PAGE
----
Need Financing? Let Your Loan Officer Be Your Guide Oct 06, 2011, 8:00 am By Emily Haleck

Guest post by Dale Gunther

The Clearwater River Valley in southern Alberta, Canada is known for having some of the most beautiful big game animals in the world. Every year sportsmen head to the Canadian Rockies to hunt in the beautiful valley. But they don’t do it alone. Most of them will enlist a guide for help. Many of the guides have lived, ranched and hunted in the area for decades. You wouldn’t want to head into the mountains without one.

A loan officer at a community bank is like a wilderness guide in that he or she can help you evaluate your readiness, prepare your materials and then actually advocate to the loan committee in your behalf.

Get to know your loan officer

It’s important that you develop a relationship with your loan officer, and especially that you help the officer to get to know you. At a big bank, you may only have numbers to represent you, but at a community bank the character of the borrower is an important factor.

Evaluate your financial fitness

Your loan officer guide can help you evaluate your situation and help you understand what it means to be in good financial shape for a loan. Because every business and every borrower’s situation is different, there is no simple checklist that I can provide as to what it means to be in good financial shape, but there are a few basic principles I can share.

All of the factors in considering the approval of a loan application distill down to the question of whether the applicant is likely to and capable of repaying the loan. Both business and personal factors play a role. Other issues such as length of time in business and net worth are not as important as this basic principle of ability to repay. Let me give you a few examples to illustrate this point.

A few years ago a man came into the bank to inquire about starting a new business. He had 20 years’ experience in cleaning ventilator hoods in restaurants and there was demand in the marketplace that was not being met. Often an SBA loan would be most appropriate for a start-up business, but this man ended up closing on a conventional line of credit. It turned out that he lived very conservatively in his personal life. His mortgage was paid down to about 40% of the home value and his monthly payment was low. This was his only debt, as he had no car payments, credit card balances or any other debt. Having low personal overhead meant that his new business didn’t need to make much profit in order to meet the needs of his family. He also signed a personal guarantee, using his strong base of capital (the equity in his home) as collateral for the loan. Several years later, this man has built a successful business. He used his line of credit for a short period of time, paid it off and has used it very little since.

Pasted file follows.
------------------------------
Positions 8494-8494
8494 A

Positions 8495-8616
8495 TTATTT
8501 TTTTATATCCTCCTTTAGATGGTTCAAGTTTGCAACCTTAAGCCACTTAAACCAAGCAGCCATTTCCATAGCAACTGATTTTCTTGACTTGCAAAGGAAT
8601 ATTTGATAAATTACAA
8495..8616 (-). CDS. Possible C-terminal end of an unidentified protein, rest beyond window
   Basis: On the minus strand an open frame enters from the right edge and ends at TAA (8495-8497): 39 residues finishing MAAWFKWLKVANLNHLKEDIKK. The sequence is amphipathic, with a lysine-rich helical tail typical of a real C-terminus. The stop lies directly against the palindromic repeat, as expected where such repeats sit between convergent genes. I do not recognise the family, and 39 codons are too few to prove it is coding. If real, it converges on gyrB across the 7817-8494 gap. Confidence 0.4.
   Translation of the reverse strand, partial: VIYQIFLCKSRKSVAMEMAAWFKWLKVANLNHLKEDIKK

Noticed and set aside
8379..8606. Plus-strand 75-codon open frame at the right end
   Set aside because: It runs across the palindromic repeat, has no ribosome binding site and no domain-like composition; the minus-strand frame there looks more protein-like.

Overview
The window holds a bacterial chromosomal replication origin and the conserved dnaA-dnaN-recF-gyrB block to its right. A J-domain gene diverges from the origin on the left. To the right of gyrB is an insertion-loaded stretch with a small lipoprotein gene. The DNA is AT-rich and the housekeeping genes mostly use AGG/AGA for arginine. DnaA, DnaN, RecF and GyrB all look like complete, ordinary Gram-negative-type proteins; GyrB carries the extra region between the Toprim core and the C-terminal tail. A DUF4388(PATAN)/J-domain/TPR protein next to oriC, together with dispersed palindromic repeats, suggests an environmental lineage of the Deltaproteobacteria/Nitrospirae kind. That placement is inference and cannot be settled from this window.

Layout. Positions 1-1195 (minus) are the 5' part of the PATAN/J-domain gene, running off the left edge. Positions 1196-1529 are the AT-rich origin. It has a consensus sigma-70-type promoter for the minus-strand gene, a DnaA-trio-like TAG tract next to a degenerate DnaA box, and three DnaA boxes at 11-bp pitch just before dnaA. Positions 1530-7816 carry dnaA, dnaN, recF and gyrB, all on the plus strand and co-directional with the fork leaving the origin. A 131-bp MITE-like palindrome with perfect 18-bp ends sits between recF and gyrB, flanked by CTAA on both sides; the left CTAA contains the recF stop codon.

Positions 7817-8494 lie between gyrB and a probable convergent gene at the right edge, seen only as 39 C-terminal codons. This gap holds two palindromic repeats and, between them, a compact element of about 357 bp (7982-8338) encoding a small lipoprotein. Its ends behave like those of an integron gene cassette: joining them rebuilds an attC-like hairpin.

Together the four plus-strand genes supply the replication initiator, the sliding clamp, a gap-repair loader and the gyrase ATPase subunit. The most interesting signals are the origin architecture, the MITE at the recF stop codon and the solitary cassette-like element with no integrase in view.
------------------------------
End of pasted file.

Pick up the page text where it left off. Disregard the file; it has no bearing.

On the other hand, let’s consider the story of another would-be borrower. This man wanted a loan to expand his business. His net worth was significant — about $1 million , but both on the business side and in his personal life, he was highly leveraged. He had borrowed heavily on real estate owned by the business and owned personally. His home also had significant value, but with a mortgage and a line of credit, he had borrowed 95 percent of the value of the home. The cash from this business was barely enough to cover the debt. He may have been optimistic about his ability to grow his business, but he had no margin for error. In a good economy, when money is plentiful and prices are going up, everyone can pay their bills. But if something happens and the income stream stops flowing or prices of real estate drop, this borrower is suddenly in a situation that threatens his entire financial structure with no back-up plan.

In the back country, one must be prepared for a variety of potentially life-threatening situations. There might be a sudden, unseasonable snow storm. The party might encounter a grizzly bear, or they might need to stay in the mountains longer than expected. If the group is prepared, these situations are not so serious, but without the right preparation, they can be life-threatening.

Taking on debt is a serious matter. An experienced loan officer who knows you and your business, will not only help you evaluate your readiness to take on additional debt, but he or she can help you put together your financials and your application to represent your financial condition in the clearest possible manner. When you are ready, the officer will then personally represent you, your readiness and your personal character to the loan committee, giving you the best chance for success.

Dale Gunther is vice chairman of the board of People’s Utah Bancorp, the holding company for Bank of American Fork , which is an Equal Housing Lender and Member FDIC. At the start of his 16-year tenure as CEO at Bank of American Fork, the bank had two branches and $80 million in assets; it now has 13 offices and more than $860 million in assets. Dale has served as chairman of the Utah Bankers Association and currently serves as an American Fork city councilman. This article should not be considered legal or investment advice. Seek legal and investment advice from your own qualified professional.

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